Where Is James 'Jimmy' Keene Today?

The story of James "Jimmy" Keene's incarceration when he went undercover for the FBI sounds like a fictional crime drama, but it's all true. Now, the fascinating tale is being told in the new Apple TV+ miniseries, "Black Bird."

Per Newsweek, Keene's story starts around 1996, when he was arrested by the local police and the Drug Enforcement Agency. With numerous connections to others in the underworld, he was caught in a drug sting. Keene found himself facing a 10-year-long sentence without the chance of parole. But he was given an opportunity to get out early. In his first year behind bars the FBI asked him if he would like to go undercover and get some information about a suspect being held at a maximum-security prison in Missouri, and even though it was a dangerous task, Keene agreed (per the Chicago Tribune).

Keene was targeting Larry DeWayne Hall, who had kidnapped and killed a 15-year-old. Hall was already going to be in prison for life, but prosecutors suspected that Hall had killed up to 20 other people, and wasn't telling anyone where he had buried his victims. If Keene could prod Hall into telling him the locations of his other victims' remains, Keene's sentence would be ended early. Keene was additionally motivated to get out early because his father had suffered a stroke, and Keene was worried for his father's health (per Newsweek).

Hall mapped out the locations of his victims' remains

So James "Jimmy" Keene spent five months getting on Larry Hall's good side, pretending to befriend him, and asking numerous questions about Hall's alleged crimes (via Newsweek). As the "Black Bird" documentary details, Hall confided in Keene that he'd murdered 19-year-old Tricia Lynn Reitler in the 1990s, although he refused to tell Keene where he'd buried her. But later on, Keene found clues that pointed to the location of the bodies. He found Hall in the prison's workshop, carving wooden falcons, and then putting the falcons onto a map.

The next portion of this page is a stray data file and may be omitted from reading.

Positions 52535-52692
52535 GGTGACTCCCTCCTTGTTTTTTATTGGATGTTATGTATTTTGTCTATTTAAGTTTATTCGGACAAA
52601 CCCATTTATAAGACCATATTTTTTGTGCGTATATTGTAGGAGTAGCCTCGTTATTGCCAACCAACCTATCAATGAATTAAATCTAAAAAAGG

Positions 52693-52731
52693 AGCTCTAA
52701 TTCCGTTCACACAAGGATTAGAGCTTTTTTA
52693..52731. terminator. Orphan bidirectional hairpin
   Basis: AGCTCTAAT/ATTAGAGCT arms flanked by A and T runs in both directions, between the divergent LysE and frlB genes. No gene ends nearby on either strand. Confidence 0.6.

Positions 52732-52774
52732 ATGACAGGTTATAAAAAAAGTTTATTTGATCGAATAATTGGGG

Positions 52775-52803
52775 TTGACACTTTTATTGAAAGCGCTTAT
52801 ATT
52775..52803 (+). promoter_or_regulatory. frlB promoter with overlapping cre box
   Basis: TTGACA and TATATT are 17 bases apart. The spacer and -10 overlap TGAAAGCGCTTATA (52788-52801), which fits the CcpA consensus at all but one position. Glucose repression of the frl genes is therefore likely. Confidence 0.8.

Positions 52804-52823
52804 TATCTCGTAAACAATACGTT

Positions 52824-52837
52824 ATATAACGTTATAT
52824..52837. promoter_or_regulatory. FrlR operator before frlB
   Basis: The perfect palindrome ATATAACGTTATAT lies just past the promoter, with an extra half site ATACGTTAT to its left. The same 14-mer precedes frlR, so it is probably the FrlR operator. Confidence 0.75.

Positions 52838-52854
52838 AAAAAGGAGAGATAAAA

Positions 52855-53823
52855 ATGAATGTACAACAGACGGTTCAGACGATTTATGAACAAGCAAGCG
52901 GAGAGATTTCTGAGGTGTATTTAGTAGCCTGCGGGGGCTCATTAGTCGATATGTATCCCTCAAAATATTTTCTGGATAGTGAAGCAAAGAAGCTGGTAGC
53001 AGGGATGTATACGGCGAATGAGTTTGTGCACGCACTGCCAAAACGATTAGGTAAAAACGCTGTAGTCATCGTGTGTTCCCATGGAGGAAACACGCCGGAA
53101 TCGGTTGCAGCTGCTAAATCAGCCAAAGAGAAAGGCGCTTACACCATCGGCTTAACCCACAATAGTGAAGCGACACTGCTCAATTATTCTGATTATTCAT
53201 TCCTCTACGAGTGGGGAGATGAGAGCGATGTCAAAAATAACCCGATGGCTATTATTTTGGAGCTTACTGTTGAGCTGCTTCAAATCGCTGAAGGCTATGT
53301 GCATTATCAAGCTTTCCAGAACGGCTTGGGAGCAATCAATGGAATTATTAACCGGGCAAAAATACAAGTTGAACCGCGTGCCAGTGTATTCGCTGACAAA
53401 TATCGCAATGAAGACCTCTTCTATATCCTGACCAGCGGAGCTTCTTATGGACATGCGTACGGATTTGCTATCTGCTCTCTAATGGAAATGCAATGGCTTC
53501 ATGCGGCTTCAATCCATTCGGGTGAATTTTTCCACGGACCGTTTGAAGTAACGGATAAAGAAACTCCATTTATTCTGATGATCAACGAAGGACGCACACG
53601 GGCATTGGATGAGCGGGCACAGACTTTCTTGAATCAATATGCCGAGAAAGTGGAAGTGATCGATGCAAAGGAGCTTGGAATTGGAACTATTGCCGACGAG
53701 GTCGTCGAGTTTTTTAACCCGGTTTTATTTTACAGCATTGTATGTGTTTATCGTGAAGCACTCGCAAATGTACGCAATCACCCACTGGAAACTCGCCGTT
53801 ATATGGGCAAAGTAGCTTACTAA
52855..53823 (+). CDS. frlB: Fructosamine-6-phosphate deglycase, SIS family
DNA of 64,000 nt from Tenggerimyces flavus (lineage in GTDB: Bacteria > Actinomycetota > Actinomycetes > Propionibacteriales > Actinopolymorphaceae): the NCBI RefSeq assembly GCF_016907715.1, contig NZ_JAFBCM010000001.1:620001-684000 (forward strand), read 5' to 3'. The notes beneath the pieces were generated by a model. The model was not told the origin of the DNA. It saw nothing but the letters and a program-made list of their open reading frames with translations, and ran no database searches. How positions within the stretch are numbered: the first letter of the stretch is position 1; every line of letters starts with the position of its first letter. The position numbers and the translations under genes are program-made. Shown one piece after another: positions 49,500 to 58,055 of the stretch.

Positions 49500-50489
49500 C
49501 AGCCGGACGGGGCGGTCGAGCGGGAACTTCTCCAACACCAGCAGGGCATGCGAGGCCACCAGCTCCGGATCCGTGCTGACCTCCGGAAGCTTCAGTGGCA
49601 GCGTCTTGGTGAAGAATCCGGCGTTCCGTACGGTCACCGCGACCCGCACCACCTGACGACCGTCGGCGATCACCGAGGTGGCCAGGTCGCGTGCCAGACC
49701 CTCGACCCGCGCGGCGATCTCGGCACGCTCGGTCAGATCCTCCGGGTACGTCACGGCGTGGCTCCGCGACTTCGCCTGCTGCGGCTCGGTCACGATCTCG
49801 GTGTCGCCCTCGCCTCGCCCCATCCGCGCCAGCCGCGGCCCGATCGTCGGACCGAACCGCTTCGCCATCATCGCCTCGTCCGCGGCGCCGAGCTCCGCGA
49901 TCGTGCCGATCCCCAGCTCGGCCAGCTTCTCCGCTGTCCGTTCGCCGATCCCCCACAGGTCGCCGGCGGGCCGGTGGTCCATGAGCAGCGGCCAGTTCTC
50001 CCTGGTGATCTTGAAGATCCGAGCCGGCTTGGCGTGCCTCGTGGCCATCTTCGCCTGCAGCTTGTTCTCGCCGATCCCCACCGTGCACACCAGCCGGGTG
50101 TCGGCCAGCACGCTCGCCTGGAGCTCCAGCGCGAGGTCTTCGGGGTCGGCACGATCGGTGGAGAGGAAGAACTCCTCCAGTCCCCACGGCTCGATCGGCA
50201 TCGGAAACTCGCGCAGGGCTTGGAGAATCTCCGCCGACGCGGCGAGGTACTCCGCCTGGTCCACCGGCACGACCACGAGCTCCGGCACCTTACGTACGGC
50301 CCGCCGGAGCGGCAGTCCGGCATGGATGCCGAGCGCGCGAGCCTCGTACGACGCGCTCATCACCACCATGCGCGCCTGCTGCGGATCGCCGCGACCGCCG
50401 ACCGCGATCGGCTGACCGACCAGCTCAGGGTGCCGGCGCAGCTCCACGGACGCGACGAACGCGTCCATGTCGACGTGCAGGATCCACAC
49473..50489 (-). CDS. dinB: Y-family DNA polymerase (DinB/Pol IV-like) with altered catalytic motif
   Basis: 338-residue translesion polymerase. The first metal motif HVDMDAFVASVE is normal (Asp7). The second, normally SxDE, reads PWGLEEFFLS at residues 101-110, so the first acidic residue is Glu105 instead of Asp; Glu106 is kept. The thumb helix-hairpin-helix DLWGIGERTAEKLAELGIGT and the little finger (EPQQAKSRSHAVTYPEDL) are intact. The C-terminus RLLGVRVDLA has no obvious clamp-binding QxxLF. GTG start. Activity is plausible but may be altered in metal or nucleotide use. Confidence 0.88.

This map was highlighted with red dots in three states, and Hall told Keene that the falcons were going to "watch over the dead." Keene believed he had kept his part of the bargain by discovering a potential map of victims, so he began screaming at Hall, calling him names and completely demolishing their friendship. But the FBI couldn't get Keene out in time. The prison placed him in solitary confinement, and by the time he had gotten out, Hall had plenty of time to get rid of the wooden statues and the map. 

Still, Keene was granted an early release, having served only about 17 months of the decade-long sentence. According to Newsweek, he was released with a clean record and was able to spend five invaluable years with his dad, before his father's death in 2004.

Keene's life after prison

According to a 2012 "Dateline NBC" interview (via Internet Archive), Keene is proud of the impact of his 2010 memoir, "In With the Devil: A Fallen Hero, a Serial Killer, and a Dangerous Bargain for Redemption." The book spurred fresh investigations of Hall's crimes in Indiana and Wisconsin, where investigators uncovered new pieces of potential evidence that were sent for DNA testing. In addition to authoring a book, Keene has worked in real estate. A free man with a new lease on life, Keene revealed confidently, "I've done something good for the things that I did wrong." 

Keene is an executive producer on the Apple TV+ miniseries, "Black Bird," and his character is played by actor Taron Egerton (above) (via IMDb). The show is based on Keene's memoir. Radio Times reported that Egerton met with Keene and they formed "an incredible sense of kinship" during filming. Keene also has a cameo in the show's final episode. In June 2022, Keene attended the premiere showing of the Apple TV+ show, along with showrunner Dennis Lehane and actors Greg Kinnear, Taron Egerton, Walter Hauser, and Sepideh Moafi. Keene re-released his book on July 5, 2022, under a new title: "Black Bird: One Man's Freedom Hides in Another Man's Darkness."